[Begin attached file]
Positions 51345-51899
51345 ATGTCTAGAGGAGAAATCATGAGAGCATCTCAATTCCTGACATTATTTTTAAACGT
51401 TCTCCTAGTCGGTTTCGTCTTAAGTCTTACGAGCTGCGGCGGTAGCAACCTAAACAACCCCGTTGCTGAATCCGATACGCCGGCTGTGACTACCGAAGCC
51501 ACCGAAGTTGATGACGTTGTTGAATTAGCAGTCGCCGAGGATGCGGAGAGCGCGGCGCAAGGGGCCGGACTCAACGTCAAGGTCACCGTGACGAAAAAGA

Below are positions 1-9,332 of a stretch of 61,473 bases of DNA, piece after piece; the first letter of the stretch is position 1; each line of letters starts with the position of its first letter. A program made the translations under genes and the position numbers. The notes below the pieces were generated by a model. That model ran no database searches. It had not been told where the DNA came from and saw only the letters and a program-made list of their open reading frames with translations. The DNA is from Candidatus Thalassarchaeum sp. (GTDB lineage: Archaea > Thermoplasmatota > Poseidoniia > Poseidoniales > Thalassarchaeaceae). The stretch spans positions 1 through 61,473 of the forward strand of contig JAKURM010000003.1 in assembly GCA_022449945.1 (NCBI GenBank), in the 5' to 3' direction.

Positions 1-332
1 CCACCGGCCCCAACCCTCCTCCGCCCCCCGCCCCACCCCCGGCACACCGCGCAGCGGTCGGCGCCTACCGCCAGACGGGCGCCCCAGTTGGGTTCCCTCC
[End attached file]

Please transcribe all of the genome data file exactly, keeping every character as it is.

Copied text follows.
Positions 51345-51899
51345 ATGTCTAGAGGAGAAATCATGAGAGCATCTCAATTCCTGACATTATTTTTAAACGT
51401 TCTCCTAGTCGGTTTCGTCTTAAGTCTTACGAGCTGCGGCGGTAGCAACCTAAACAACCCCGTTGCTGAATCCGATACGCCGGCTGTGACTACCGAAGCC
51501 ACCGAAGTTGATGACGTTGTTGAATTAGCAGTCGCCGAGGATGCGGAGAGCGCGGCGCAAGGGGCCGGACTCAACGTCAAGGTCACCGTGACGAAAAAGA

Below are positions 1-9,332 of a stretch of 61,473 bases of DNA, piece after piece; the first letter of the stretch is position 1; each line of letters starts with the position of its first letter. A program made the translations under genes and the position numbers. The notes below the pieces were generated by a model. That model ran no database searches. It had not been told where the DNA came from and saw only the letters and a program-made list of their open reading frames with translations. The DNA is from Candidatus Thalassarchaeum sp. (GTDB lineage: Archaea > Thermoplasmatota > Poseidoniia > Poseidoniales > Thalassarchaeaceae). The stretch spans positions 1 through 61,473 of the forward strand of contig JAKURM010000003.1 in assembly GCA_022449945.1 (NCBI GenBank), in the 5' to 3' direction.

Positions 1-332
1 CCACCGGCCCCAACCCTCCTCCGCCCCCCGCCCCACCCCCGGCACACCGCGCAGCGGTCGGCGCCTACCGCCAGACGGGCGCCCCAGTTGGGTTCCCTCC